# Einstein’s Theory of Relativity

Nov 11, 2019 · 18 min read

“Everything should be made as simple as possible, but no simpler.”

The special theory of relativity is without question one of the most important discoveries in the history of science and second only to Newton’s discovery of the laws of mechanics in its importance to physics. In spite of this, special relativity is poorly understood and there is an abundance of misinformation on the internet and in the media on the subject. This is not helped by a mostly undeserved reputation for being too difficult for most people to understand.

## Reference frames, covariance, and Galilean relativity

The basic idea of relativity is that two different observers who are in motion relative to each other must agree on the laws of physics. When two different observers are in relative motion, they are said to be in different reference frames, and when their relative velocity is constant, those reference frames are said to be inertial. When all observers in all inertial reference frames agree on a physical theory, then that theory is said to be covariant. We will only consider inertial frames.

• Time is absolute: ΔT=ΔT′
• There is only one special reference frame in which Maxwell’s equations are true, namely the rest frame of the so-called luminiferous aether.
• The Galilean transform is wrong, and therefore so are the underlying assumptions about space and time.

## The Lorentz Transform and Einstein’s theory of relativity

In 1892, Hendrik Lorentz published a paper in which he showed that the transformation under which Maxwell’s equations are covariant is:

• The speed of light has the same value in all inertial reference frames, that is, it is invariant.

## Time Dilation

Let S′ be the rest frame of a train that is in standard configuration with S, the rest frame of someone standing on the platform. An experiment is carried out on the train in which some physical process takes place over a time interval Δt′. We will show that the observer on the platform will see that same physical process take place over a time interval Δt, where Δt and Δt′ are related by:

## Demonstration: Muon decay

A muon is a subatomic particle that is identical to an electron in every way except its mass: A muon is about 207 times heavier. The weak interaction (one of the four fundamental forces) causes a muon to decay into an electron and two other particles called an electron antineutrino and a muon neutrino:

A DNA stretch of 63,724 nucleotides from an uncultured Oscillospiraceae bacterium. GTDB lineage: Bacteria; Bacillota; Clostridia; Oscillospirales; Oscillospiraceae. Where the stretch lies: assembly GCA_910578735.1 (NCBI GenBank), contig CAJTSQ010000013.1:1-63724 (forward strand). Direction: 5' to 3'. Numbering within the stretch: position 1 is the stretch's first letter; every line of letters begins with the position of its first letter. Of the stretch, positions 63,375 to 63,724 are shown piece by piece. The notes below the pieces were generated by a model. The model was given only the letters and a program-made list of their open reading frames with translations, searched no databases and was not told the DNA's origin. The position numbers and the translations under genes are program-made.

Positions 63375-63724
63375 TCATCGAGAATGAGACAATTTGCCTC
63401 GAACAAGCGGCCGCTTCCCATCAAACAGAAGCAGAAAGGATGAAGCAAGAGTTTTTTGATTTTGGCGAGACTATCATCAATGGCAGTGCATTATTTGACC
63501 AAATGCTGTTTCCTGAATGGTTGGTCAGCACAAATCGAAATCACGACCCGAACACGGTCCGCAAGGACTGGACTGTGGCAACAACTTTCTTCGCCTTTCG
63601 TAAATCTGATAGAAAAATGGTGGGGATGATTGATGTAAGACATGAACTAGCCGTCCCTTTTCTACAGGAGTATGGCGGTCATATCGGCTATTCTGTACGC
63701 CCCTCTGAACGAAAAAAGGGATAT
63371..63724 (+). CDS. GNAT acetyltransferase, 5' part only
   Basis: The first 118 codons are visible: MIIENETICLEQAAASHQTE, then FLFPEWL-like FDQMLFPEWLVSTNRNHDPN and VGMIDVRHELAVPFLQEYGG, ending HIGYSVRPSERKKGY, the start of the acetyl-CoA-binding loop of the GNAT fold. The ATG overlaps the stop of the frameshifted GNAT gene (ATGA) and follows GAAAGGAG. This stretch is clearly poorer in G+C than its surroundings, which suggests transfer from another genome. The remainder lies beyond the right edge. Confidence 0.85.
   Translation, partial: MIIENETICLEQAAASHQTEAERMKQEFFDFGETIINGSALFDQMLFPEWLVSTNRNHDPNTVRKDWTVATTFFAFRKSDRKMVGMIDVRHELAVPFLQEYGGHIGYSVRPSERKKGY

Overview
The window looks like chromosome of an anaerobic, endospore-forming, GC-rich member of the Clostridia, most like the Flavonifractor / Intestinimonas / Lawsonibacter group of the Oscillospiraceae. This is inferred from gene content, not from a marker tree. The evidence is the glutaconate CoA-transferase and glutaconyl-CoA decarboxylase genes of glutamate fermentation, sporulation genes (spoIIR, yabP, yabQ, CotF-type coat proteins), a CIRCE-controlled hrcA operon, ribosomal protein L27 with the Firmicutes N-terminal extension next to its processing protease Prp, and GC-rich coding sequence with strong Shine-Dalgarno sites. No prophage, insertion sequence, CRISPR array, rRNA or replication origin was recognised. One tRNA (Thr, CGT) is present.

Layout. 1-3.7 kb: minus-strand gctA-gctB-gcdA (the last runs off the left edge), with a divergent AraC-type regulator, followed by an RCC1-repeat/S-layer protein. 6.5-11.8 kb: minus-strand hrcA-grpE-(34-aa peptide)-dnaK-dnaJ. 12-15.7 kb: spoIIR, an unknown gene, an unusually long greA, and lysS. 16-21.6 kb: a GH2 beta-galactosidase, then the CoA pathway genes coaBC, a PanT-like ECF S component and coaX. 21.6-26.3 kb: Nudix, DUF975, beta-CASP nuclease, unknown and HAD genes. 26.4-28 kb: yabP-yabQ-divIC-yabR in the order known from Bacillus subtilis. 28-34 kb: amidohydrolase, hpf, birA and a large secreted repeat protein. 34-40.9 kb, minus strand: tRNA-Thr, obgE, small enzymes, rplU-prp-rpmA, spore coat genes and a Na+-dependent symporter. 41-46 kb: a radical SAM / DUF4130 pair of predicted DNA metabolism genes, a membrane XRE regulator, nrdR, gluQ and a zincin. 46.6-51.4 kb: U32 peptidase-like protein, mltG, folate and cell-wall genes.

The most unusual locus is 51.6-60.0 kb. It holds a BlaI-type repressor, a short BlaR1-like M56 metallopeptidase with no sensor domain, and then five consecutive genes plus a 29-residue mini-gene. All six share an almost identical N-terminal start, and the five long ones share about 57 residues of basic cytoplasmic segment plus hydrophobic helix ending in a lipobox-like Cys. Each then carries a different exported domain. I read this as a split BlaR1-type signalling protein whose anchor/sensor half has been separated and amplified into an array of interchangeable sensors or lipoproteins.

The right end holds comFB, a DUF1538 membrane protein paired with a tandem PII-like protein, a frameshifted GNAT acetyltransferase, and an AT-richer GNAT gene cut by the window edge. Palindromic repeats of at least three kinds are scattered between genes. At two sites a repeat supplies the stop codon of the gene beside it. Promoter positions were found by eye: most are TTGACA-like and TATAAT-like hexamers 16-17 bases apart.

## Length Contraction

An observer at rest in frame S sees a particle with velocity Vx pass a post at point A at time t=0, and then at time Δt she sees the particle pass a post at point B, with both points on the x-axis separated by length L. The rest frame of the particle is S′, and in S′ the particle is stationary and the two posts, separated by length L′, are approaching the particle with velocity -Vx. The first post passes the particle at time t′=0 and the second passes the particle at time Δt′=Δt/γ. Since L=VΔt and L′=VΔt′, we see that L′=L/γ. This means that length is contracted in the moving frame.

## The Lorentz Transform

Now we can prove that the Lorentz transform relates the coordinate systems of the two reference frames in standard configuration. We will show that:

## Demonstration: The classical limit

The Lorentz transform looks very different from the Galilean transform. How could physicists have been this incorrect for such a long time?

## Spacetime

It cannot be emphasized strongly enough that time dilation and length contraction are properties and space and time themselves. They are not the result of forces that cause clocks to run slower depending on who’s looking at them, nor does moving at relativistic speed induce forces that stretch or compress objects. It is also not the result of a measurement error or optical illusion that causes observers in different frames to misjudge the length of an object or the rate that a clock ticks. When observers in different frames report different lengths for measuring rods or different frequencies for ticking clocks, they are all correct because lengths and time intervals are not invariant, and that’s just how space and time work.

## Demonstration: Mass-energy equivalence, E=mc²

One of the most famous consequences of special relativity is that rest mass is equivalent to energy. The rest mass of a particle is its mass as measured in the frame in which the particle is not moving. This section is meant to provide a justification, though not a formal proof, for this claim.

Any images that have not been given a citation are my own original work. Some of the examples that I used are based on examples covered in the textbook Modern Physics for Scientists and Engineers, 2nd edition by Taylor, Dubson, and Zafiratos.

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